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Dartmouth Athletics Tops D-I Schools in Graduation Success Rate

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By Beverly Schaefer
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HANOVER, N.H. — The NCAA has released its annual student-athlete graduation rate survey, and Dartmouth College once again has been shown to lead the nation in Graduation Success Rate (GSR). With a GSR of 99 percent for student-athletes who began college in 2006, Dartmouth led Division I institutions for a second straight year. Tying for the top spot this year were Brown University and the University of Notre Dame.

“Our student-athletes’ academic efforts are nothing short of amazing,” said Dartmouth Director of Athletics and Recreation Harry Sheehy. “Their ability to balance the rigors of a Dartmouth undergraduate education and a championship-driven Division I athletic experience is outstanding. Dartmouth students benefit from high engagement from our faculty, deans and campus colleagues. This approach to student success defines comprehensive excellence.”
The Ivy League also topped the survey for a third-straight year, with the Ancient Eight combining for an average rating of 96%. After Dartmouth and Brown, Harvard and Yale came in a 98 percent, followed by Coumbia at 97, Penn and Princeton at 96, and Cornell at 95.
This marks the third consecutive year that the Ivy League has been included in the GSR data, as the NCAA did not collect graduation rate data for student-athletes who were not receiving athletically-related aid until 2004.
The average GSR for the last four graduating classes of all Division I student-athletes (2003-2006) climbed to 81 percent, still at an all-time high for the NCAA, according to NCAA President Mark Emmert. The most recent one-year GSR for the 2006 class is 82 percent, the highest rate ever. Since the NCAA first began tracking the GSR with student-athletes who entered college in 1995, the rate has increased 8 percentage points.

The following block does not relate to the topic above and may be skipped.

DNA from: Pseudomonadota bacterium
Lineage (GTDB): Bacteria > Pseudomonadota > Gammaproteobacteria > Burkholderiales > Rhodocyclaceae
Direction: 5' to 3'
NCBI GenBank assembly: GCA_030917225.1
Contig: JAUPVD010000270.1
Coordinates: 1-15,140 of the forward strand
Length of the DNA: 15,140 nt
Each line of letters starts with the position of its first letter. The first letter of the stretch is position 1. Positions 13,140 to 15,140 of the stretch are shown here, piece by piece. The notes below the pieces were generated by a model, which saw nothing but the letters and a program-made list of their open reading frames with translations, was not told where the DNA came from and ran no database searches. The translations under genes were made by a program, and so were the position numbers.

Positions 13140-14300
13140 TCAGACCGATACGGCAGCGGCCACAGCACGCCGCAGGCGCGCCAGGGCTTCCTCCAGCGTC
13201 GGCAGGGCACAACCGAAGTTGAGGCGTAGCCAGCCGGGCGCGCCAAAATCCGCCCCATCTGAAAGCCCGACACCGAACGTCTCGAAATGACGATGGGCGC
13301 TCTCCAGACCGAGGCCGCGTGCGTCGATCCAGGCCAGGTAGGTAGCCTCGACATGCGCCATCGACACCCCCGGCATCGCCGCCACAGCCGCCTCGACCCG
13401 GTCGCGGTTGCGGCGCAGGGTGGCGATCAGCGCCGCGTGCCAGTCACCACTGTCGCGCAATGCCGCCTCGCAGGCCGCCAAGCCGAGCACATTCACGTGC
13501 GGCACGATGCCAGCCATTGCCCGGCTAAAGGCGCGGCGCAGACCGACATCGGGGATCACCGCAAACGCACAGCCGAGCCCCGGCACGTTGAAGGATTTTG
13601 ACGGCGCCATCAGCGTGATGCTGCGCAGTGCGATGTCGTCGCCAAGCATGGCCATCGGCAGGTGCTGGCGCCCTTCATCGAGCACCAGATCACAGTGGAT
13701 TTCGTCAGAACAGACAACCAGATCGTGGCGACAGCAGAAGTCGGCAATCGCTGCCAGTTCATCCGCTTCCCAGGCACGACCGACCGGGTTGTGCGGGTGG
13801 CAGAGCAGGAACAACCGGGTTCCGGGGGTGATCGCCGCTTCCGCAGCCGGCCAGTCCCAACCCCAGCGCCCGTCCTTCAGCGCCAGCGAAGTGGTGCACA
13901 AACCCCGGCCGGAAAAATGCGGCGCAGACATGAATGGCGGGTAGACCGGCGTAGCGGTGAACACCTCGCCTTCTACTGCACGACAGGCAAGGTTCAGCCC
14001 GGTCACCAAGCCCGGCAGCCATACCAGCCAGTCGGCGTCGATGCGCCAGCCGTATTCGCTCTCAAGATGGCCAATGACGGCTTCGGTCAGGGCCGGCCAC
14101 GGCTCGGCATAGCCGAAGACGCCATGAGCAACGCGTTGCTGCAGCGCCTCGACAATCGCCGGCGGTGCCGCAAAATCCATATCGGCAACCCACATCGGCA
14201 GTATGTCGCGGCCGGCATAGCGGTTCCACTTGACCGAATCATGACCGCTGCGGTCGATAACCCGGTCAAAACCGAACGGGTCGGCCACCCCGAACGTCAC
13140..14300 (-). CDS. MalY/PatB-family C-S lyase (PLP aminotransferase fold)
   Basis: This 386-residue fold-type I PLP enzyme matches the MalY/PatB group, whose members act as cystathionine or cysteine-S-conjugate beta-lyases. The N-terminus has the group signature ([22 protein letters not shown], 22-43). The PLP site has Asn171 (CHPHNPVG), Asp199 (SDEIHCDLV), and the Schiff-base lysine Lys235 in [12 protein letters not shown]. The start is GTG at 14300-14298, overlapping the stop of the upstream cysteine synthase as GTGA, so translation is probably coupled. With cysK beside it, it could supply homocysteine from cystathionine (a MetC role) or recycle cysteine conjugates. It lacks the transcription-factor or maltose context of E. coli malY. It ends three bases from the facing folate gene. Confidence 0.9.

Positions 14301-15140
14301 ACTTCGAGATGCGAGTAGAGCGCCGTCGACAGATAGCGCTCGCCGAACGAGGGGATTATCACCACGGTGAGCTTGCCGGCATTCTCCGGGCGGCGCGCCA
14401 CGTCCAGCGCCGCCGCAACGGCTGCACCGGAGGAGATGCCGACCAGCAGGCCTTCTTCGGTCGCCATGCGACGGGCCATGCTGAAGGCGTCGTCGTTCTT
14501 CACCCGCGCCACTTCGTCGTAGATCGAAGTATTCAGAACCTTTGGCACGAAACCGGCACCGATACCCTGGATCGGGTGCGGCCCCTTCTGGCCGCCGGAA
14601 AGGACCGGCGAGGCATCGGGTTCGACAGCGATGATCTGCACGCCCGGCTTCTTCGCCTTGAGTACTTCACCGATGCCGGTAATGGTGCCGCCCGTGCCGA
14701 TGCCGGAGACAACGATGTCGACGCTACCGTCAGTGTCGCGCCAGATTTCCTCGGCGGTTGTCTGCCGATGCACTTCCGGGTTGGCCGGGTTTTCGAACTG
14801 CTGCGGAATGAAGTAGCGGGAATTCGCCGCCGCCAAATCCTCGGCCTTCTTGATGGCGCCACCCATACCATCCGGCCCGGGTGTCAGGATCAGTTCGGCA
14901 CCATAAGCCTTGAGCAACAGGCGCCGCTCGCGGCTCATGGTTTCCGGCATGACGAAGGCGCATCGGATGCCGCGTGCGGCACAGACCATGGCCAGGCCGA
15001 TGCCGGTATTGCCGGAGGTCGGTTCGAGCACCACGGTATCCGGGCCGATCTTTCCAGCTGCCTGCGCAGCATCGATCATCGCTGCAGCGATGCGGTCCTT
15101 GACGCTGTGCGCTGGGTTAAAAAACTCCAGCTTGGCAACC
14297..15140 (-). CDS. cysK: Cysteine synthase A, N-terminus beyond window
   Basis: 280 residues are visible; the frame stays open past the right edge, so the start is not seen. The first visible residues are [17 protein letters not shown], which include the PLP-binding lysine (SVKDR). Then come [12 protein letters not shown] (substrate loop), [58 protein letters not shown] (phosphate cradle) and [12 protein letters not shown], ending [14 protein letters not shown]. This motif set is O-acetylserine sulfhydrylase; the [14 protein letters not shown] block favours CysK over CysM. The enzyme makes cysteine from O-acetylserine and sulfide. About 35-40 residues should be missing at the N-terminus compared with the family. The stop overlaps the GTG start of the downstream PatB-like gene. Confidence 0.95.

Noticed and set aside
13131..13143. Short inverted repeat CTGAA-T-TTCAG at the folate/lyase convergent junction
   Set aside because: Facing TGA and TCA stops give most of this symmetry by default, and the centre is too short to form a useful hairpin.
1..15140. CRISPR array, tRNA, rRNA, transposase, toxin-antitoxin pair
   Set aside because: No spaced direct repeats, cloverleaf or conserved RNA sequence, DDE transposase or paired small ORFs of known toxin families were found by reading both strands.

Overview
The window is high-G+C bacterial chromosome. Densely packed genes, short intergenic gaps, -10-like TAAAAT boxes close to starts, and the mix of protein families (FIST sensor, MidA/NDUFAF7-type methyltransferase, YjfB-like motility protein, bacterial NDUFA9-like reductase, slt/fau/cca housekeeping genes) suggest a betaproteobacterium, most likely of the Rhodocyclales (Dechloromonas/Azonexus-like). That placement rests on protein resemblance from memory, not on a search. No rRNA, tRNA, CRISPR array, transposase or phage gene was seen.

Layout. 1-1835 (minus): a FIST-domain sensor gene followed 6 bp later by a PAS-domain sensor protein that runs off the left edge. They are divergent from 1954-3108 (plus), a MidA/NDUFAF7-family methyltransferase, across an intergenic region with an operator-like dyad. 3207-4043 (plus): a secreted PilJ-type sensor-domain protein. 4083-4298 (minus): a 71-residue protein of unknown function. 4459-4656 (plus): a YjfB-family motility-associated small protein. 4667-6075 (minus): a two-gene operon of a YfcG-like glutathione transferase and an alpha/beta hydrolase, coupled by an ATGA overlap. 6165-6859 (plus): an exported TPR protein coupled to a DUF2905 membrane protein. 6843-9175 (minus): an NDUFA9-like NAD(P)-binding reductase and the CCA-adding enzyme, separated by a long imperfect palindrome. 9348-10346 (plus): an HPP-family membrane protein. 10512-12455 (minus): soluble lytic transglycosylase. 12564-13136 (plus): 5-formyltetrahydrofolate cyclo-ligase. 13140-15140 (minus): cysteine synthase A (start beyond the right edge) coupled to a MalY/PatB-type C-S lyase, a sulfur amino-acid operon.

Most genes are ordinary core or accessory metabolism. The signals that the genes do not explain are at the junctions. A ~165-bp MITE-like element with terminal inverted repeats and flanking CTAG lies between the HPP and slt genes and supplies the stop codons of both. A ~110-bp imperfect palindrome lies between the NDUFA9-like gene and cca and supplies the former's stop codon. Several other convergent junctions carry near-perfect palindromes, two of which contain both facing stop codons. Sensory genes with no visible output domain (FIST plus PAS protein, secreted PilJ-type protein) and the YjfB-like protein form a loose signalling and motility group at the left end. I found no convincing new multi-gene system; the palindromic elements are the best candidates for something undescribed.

The NCAA’s Graduation Success Rate includes transfer students and student-athletes who leave in good academic standing. The GSR measures graduation over six years from first-time college enrollment.
Each spring, the NCAA also releases a separate set of data, the Academic Progress Rate (APR), which measures both academic performance and retention. Each athletic program receives an APR score, with teams falling under a certain threshold subject to penalties such as loss of scholarships and postseason bans. The top 10 percent in each sport receive APR Public Recognition Awards from the NCAA. Last June, Dartmouth had more programs honored than any other school in Division I, with 25 teams recognized. All of Dartmouth’s programs easily met the NCAA minimum standard as well.